• A US embassy doctor (Panel Physician).
  • A doctor appointed by the United States Citizen and Immigration Services (USCIS) (Civil Surgeon).

US Embassy Doctor (Panel Physician)

If you apply for a Green Card in your home country, you must get the necessary vaccines from a panel physician. Panel physicians are a number of licensed and trained doctors appointed by a US embassy or consulate to conduct medical examinations and vaccine administrations for immigration purposes.

During your visit with a panel physician, you have to provide your medical and vaccination history. Afterwards, the doctor will determine whether the administration of all the required vaccinations is necessary or not. 

Your physician will provide you with a copy of your DS-3025 (Department of State Vaccination Documentation Worksheet), which is a record of all your vaccinations. You need a copy of this form to present it to healthcare providers, schools and institutions after you enter the US. 

USCIS Doctor (Civil Surgeon) 

If you are in the United States, you have to get your vaccinations administered by a civil surgeon when you apply for your Green Card. During your appointment, your civil surgeon will look at your medical history and see which vaccinations are required for immigration purposes. 

Once the vaccines are administered, your civil surgeon will provide you with a completed Form I-693 in a sealed envelope, after which you will present it to USCIS.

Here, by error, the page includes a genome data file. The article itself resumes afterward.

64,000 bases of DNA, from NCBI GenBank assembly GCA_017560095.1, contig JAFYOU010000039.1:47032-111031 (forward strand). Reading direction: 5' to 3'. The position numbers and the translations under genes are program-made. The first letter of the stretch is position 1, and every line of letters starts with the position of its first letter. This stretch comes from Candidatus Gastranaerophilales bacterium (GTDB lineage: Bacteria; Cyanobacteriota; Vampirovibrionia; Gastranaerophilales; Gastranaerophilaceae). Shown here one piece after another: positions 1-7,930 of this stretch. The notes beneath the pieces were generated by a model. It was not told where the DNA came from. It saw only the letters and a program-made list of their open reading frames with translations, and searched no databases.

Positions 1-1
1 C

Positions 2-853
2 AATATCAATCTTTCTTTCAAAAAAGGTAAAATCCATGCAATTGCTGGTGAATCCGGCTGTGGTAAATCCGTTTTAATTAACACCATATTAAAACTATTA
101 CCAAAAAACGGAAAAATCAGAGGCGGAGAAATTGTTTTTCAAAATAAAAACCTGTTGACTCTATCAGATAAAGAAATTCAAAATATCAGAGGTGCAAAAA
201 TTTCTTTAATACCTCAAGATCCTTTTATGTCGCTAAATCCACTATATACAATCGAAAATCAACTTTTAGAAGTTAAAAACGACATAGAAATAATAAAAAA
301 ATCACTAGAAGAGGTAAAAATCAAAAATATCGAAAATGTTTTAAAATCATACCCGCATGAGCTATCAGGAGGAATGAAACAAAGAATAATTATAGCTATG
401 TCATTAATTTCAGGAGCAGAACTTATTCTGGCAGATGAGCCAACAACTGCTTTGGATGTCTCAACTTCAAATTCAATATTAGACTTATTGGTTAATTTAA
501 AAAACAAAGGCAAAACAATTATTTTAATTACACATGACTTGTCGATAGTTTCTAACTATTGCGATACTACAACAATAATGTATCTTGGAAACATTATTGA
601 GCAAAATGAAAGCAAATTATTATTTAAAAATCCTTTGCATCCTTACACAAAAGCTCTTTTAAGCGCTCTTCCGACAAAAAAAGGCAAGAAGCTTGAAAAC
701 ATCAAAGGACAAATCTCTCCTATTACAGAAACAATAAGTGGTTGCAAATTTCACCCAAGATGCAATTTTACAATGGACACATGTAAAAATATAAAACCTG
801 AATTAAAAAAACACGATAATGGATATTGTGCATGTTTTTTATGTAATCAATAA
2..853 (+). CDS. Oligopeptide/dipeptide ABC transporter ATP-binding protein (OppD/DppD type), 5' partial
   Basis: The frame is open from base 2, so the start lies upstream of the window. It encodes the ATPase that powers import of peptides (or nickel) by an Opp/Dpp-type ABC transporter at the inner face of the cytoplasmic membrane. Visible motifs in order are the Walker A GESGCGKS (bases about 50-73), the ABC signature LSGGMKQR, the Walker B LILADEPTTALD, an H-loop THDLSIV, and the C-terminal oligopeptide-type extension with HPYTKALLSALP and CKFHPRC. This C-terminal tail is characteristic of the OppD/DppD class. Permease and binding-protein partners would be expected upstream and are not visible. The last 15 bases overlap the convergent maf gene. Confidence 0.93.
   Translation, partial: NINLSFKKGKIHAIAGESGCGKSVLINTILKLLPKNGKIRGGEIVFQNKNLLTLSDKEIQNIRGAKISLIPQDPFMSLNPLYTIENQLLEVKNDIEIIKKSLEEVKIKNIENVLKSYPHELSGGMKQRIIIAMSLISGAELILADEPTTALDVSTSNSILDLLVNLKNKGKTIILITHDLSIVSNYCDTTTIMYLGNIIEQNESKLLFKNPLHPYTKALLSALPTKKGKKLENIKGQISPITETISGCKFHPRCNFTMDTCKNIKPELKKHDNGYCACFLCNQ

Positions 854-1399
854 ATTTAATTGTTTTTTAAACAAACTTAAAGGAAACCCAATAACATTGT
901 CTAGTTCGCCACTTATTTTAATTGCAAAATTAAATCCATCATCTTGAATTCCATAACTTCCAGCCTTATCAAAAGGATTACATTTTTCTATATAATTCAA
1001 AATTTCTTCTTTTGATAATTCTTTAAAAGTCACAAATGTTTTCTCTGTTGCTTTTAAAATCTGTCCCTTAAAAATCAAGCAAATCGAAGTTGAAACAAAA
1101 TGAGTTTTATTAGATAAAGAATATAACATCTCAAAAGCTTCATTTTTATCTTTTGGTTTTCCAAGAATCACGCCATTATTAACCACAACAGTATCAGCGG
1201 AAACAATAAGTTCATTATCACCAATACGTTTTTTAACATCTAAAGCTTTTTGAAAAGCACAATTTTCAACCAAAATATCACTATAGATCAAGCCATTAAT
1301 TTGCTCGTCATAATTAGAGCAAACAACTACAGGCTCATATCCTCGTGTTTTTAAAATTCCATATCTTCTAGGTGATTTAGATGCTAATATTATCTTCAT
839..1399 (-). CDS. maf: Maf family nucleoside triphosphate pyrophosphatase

Important: You must sign the form in your civil surgeon’s presence. 

What If I Already Have Some of The Required Vaccines?

If you are up-to-date with the required vaccinations, then you don’t need to receive extra vaccines. Instead, your appointed doctor will record your vaccinations and put them in your form (I-193 or DS-3025). You may also opt to get the vaccines by your regular physician, but your civil surgeon is in charge of completing the vaccination assessment Form I-693. 

How Do I Prove I Have All The Required Vaccines for a Green Card?

You can prove that you have received all the required vaccinations by submitting your medical records or an international vaccination chart. However, the US government won’t accept oral reports without being supported or confirmed by a doctor or other medical professionals with written records. 

Are Vaccines Required For Children Moving to The US?

Yes, all children who are moving to the US must be vaccinated. The only exception is cases where a vaccine may be a medical risk to the child, or the child has already been vaccinated. 

Do I Have to Pay For Vaccination?

Yes, you are in charge of paying for any vaccinations if required. Usually, the price per vaccine is $20, but this may vary depending on which country you are in and, in the US, which state you are in. 

Vaccination Waivers for Green Card Applicants